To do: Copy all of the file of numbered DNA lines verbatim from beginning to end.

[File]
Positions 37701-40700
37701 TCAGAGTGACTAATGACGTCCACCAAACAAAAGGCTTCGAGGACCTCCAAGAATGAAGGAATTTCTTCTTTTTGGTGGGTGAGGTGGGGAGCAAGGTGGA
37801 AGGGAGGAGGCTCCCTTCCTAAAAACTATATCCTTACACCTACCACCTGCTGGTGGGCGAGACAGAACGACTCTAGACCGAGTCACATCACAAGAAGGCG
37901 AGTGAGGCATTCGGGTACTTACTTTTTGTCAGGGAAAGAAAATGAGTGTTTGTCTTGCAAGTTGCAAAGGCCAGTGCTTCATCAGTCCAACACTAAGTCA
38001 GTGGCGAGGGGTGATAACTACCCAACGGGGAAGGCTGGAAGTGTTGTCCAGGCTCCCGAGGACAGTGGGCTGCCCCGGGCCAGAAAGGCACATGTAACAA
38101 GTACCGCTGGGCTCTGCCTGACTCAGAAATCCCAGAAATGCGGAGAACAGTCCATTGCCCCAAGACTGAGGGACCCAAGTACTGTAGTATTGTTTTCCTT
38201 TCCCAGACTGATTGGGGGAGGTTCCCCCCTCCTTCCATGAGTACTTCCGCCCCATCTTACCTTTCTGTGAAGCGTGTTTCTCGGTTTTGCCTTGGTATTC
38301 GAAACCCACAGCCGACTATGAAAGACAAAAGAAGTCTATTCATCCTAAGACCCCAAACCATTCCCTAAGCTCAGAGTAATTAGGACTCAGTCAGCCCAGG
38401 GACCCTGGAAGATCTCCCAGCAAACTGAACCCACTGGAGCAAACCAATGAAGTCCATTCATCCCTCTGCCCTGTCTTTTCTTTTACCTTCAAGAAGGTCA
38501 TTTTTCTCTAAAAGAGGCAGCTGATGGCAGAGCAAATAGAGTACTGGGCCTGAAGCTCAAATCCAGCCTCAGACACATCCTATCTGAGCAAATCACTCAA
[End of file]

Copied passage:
Positions 37701-40700
37701 TCAGAGTGACTAATGACGTCCACCAAACAAAAGGCTTCGAGGACCTCCAAGAATGAAGGAATTTCTTCTTTTTGGTGGGTGAGGTGGGGAGCAAGGTGGA
37801 AGGGAGGAGGCTCCCTTCCTAAAAACTATATCCTTACACCTACCACCTGCTGGTGGGCGAGACAGAACGACTCTAGACCGAGTCACATCACAAGAAGGCG
37901 AGTGAGGCATTCGGGTACTTACTTTTTGTCAGGGAAAGAAAATGAGTGTTTGTCTTGCAAGTTGCAAAGGCCAGTGCTTCATCAGTCCAACACTAAGTCA
38001 GTGGCGAGGGGTGATAACTACCCAACGGGGAAGGCTGGAAGTGTTGTCCAGGCTCCCGAGGACAGTGGGCTGCCCCGGGCCAGAAAGGCACATGTAACAA
38101 GTACCGCTGGGCTCTGCCTGACTCAGAAATCCCAGAAATGCGGAGAACAGTCCATTGCCCCAAGACTGAGGGACCCAAGTACTGTAGTATTGTTTTCCTT
38201 TCCCAGACTGATTGGGGGAGGTTCCCCCCTCCTTCCATGAGTACTTCCGCCCCATCTTACCTTTCTGTGAAGCGTGTTTCTCGGTTTTGCCTTGGTATTC
38301 GAAACCCACAGCCGACTATGAAAGACAAAAGAAGTCTATTCATCCTAAGACCCCAAACCATTCCCTAAGCTCAGAGTAATTAGGACTCAGTCAGCCCAGG
38401 GACCCTGGAAGATCTCCCAGCAAACTGAACCCACTGGAGCAAACCAATGAAGTCCATTCATCCCTCTGCCCTGTCTTTTCTTTTACCTTCAAGAAGGTCA
38501 TTTTTCTCTAAAAGAGGCAGCTGATGGCAGAGCAAATAGAGTACTGGGCCTGAAGCTCAAATCCAGCCTCAGACACATCCTATCTGAGCAAATCACTCAA